Jean Smith's enormously practical approach ensures that The Beginner's Guide to Zen Buddhism will become the book teachers and students alike will recommend.
From the Trade Paperback edition.
Topics covered include
- What are the benefits of meditation?
- How do we sit in meditation?
- What are the states of meditation?
- How do we reach nirvana?
- What is absolute enlightenment?
Chan master Guo Jun is one of a new breed of international teachers taking the world’s great wisdom traditions into the twenty-first century. He is currently abbot of Mahabodhi Monastery in Singapore and teaches internationally. Chan master Sheng Yen’s youngest dharma heir, he served as abbot of his Pine Bush, New York, retreat center from 2005 to 2008. A native of Singapore, Guo Jun received his full monastic ordination in Taiwan. He is a lineage holder and successor in Chan as well as the Xianshou and Cien schools of Chinese Buddhism. Essential Chan Buddhism is his first book.
Kenneth Wapner’s Peekamouse Books is a book packager and editor. Clients include Bantam, Tarcher/Putnam, Ballantine, and Doubleday. He is well known for his work on Rabbi Jesus, Bones of the Master, and The Zen of Creativity.
The third of Jean Smith’s Beginner’s Guides focuses on the Buddha’s Eightfold Path—the concepts central to practicing the Buddha’s teachings in daily life. The eight steps on the path are: right understanding, thought, speech, action, livelihood, effort, mindfulness, and concentration. Smith explains exactly what the Buddha had in mind, using translations of his own words and then elucidating them for us. Throughout the book are wonderful quotes from a broad range of Buddhist teachers, giving a taste of the very best each of them has to offer. The Beginner’s Guide to Walking the Buddha’s Eightfold Path is a prescription for happiness, not just for overcoming suffering, which is how many people think of Buddhism. Here is a book for Buddhists of every tradition.
From the Trade Paperback edition.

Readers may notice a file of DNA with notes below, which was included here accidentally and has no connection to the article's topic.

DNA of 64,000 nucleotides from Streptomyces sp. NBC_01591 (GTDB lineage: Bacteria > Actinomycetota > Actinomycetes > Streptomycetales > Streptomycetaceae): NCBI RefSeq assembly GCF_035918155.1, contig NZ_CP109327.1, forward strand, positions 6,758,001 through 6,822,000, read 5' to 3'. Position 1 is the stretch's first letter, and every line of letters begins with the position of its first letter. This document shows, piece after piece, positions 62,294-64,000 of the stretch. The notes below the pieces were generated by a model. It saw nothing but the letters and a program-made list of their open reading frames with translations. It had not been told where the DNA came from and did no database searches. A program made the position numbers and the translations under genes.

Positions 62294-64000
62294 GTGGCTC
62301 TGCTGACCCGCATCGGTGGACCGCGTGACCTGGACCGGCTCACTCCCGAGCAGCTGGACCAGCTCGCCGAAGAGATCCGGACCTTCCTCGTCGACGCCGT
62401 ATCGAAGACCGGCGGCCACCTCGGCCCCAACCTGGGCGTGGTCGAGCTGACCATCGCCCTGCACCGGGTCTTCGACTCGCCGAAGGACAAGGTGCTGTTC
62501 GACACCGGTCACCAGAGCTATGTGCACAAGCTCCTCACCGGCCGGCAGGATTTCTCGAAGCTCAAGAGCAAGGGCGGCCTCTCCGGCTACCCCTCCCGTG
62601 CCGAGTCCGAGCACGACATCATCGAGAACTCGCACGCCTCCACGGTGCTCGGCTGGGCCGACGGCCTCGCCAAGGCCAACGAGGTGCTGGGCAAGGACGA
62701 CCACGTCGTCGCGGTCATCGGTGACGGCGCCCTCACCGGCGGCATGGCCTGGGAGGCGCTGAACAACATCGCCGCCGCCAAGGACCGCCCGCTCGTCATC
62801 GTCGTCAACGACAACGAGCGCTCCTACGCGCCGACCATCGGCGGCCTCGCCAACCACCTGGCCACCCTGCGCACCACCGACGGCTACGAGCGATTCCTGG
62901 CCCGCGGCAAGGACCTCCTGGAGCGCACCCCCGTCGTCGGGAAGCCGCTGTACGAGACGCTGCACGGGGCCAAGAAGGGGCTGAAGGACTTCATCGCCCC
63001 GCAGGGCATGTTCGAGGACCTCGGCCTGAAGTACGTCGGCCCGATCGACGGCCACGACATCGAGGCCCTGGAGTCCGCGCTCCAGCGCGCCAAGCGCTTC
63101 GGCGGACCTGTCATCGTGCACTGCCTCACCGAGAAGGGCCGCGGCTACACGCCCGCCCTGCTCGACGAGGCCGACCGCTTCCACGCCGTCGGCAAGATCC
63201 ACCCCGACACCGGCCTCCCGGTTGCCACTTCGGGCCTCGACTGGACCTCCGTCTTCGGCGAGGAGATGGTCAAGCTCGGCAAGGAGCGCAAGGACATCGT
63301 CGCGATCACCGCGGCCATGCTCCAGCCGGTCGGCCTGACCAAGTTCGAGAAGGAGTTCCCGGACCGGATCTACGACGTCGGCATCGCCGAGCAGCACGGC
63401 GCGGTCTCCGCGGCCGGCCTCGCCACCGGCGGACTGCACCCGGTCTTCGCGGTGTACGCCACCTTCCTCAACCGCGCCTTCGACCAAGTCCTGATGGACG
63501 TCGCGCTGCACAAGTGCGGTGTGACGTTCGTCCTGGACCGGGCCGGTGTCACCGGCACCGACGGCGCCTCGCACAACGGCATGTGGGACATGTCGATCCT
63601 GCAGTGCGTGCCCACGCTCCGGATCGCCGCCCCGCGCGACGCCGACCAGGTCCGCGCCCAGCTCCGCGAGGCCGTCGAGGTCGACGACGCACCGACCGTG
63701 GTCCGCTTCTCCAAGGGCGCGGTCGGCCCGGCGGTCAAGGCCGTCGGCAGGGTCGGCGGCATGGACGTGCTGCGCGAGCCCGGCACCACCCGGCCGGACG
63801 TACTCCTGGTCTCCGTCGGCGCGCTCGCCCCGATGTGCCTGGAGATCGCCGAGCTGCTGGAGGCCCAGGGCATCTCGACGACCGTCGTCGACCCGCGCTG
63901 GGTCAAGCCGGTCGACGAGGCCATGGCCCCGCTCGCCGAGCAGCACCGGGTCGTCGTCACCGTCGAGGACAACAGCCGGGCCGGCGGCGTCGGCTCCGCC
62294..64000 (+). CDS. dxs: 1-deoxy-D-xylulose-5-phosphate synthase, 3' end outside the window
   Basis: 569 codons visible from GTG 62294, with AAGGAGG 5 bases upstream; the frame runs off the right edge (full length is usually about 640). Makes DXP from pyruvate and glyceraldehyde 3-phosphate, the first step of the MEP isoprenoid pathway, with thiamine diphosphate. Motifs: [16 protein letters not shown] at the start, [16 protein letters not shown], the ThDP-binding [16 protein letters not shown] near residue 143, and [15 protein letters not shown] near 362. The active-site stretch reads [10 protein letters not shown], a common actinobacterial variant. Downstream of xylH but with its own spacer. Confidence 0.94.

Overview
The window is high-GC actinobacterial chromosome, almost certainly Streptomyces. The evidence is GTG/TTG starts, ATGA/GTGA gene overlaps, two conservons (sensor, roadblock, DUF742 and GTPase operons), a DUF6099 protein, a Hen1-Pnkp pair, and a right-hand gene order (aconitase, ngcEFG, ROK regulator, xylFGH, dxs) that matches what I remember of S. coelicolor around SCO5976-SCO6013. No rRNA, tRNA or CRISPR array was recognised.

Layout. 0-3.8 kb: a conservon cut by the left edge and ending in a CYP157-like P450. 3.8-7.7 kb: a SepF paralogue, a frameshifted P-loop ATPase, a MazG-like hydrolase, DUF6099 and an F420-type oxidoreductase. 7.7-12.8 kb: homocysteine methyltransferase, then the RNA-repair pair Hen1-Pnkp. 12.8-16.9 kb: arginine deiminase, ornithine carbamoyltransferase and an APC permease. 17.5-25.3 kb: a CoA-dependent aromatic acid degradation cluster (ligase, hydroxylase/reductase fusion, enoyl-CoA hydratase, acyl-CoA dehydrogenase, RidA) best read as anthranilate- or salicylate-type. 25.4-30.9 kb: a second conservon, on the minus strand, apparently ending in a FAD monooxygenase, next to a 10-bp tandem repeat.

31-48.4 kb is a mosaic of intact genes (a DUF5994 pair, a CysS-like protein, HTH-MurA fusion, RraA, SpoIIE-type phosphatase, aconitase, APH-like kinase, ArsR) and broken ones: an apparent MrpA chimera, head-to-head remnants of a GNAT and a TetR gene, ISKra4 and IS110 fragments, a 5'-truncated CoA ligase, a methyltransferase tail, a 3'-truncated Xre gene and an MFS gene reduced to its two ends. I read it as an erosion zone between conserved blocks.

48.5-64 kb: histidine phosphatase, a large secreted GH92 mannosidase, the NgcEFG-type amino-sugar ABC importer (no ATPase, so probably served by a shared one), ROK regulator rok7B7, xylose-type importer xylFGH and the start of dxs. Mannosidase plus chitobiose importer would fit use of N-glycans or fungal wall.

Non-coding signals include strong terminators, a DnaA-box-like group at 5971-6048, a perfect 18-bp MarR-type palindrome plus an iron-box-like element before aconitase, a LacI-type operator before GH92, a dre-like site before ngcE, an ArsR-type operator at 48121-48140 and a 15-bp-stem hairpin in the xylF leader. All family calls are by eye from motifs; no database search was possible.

While others viewed Zen practice as a purification of the mind or a stage on the way to perfect enlightenment, Bodhidharma equated Zen with buddhahood and believed that it had a place in everyday life. Instead of telling his disciples to purify their minds, he pointed them to rock walls, to the movements of tigers and cranes, to a hollow reed floating across the Yangtze.
This bilingual edition, the only volume of the great teacher's work currently available in English, presents four teachings in their entirety. "Outline of Practice" describes the four all-inclusive habits that lead to enlightenment, the "Bloodstream Sermon" exhorts students to seek the Buddha by seeing their own nature, the "Wake-up Sermon" defends his premise that the most essential method for reaching enlightenment is beholding the mind. The original Chinese text, presented on facing pages, is taken from a Ch'ing dynasty woodblock edition.
- An introduction to what Zen is-and what it isn't.
- A foundation for how to get started in Zen practice.
- Explanations of the essential teachings of Zen and how they can free readers from the dissatisfaction that is inherent in modern life and improve mental and physical health.
- Step-by-step instructions for engaging in Zazen meditation.
- Guidance on increasing mindfulness, seeking clarity and enlightenment, and living by the Zen moral code.
- Tips for maintaining daily Zen practice, using it to deal with difficult and painful situations, and mastering the art of living.
The Story of Chinese Zen begins with the premise that the climate during Shakyamuni's founding of Buddhism in India ultimately influence the differences behind Hinayana and Mahayana thought, practice, and methods of seeking enlightenment. From there—beginning with its transmission to China—Master Nan outlines the Zen School, exploring influences on the development of Zen before the early Tang Dynasty, different meanings of studying Zen and pursuing the heart and goal of Zen." He explores the relationship between Zen and new-Confucianism and the inseparability of religion and Zen from Chinese literature and philosophy, especially Taoism.
Born in Zhejiang province, China in 1918, Nan Huai-Chin has studied under thirty-two major Taoist and Buddhist masters, including the masters of the Esoteric School of Buddhism in Tibet, from whom he received the title of Esoteric Master. He has published over thirty books and is widely recognized as one of the foremost scholars on Zen and Taoism.